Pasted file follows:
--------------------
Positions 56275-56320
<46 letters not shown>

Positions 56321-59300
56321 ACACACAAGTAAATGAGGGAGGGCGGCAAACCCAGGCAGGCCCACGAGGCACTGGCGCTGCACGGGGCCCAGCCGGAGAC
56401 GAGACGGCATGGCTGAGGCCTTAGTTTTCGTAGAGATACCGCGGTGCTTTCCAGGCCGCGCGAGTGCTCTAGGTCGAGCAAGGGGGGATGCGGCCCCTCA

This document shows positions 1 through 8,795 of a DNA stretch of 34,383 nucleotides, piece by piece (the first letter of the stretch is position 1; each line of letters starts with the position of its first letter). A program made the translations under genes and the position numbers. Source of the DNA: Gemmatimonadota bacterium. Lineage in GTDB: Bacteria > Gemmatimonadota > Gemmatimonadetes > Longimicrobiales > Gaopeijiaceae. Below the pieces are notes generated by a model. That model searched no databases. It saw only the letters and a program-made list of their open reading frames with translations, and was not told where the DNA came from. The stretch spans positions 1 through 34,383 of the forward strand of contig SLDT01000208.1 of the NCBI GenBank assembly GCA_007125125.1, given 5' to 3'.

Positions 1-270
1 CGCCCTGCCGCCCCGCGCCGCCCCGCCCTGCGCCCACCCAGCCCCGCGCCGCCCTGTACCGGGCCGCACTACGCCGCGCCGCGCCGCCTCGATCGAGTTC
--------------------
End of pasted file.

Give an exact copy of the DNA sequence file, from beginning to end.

Positions 56275-56320
<46 letters not shown>

Positions 56321-59300
56321 ACACACAAGTAAATGAGGGAGGGCGGCAAACCCAGGCAGGCCCACGAGGCACTGGCGCTGCACGGGGCCCAGCCGGAGAC
56401 GAGACGGCATGGCTGAGGCCTTAGTTTTCGTAGAGATACCGCGGTGCTTTCCAGGCCGCGCGAGTGCTCTAGGTCGAGCAAGGGGGGATGCGGCCCCTCA

This document shows positions 1 through 8,795 of a DNA stretch of 34,383 nucleotides, piece by piece (the first letter of the stretch is position 1; each line of letters starts with the position of its first letter). A program made the translations under genes and the position numbers. Source of the DNA: Gemmatimonadota bacterium. Lineage in GTDB: Bacteria > Gemmatimonadota > Gemmatimonadetes > Longimicrobiales > Gaopeijiaceae. Below the pieces are notes generated by a model. That model searched no databases. It saw only the letters and a program-made list of their open reading frames with translations, and was not told where the DNA came from. The stretch spans positions 1 through 34,383 of the forward strand of contig SLDT01000208.1 of the NCBI GenBank assembly GCA_007125125.1, given 5' to 3'.

Positions 1-270
1 CGCCCTGCCGCCCCGCGCCGCCCCGCCCTGCGCCCACCCAGCCCCGCGCCGCCCTGTACCGGGCCGCACTACGCCGCGCCGCGCCGCCTCGATCGAGTTC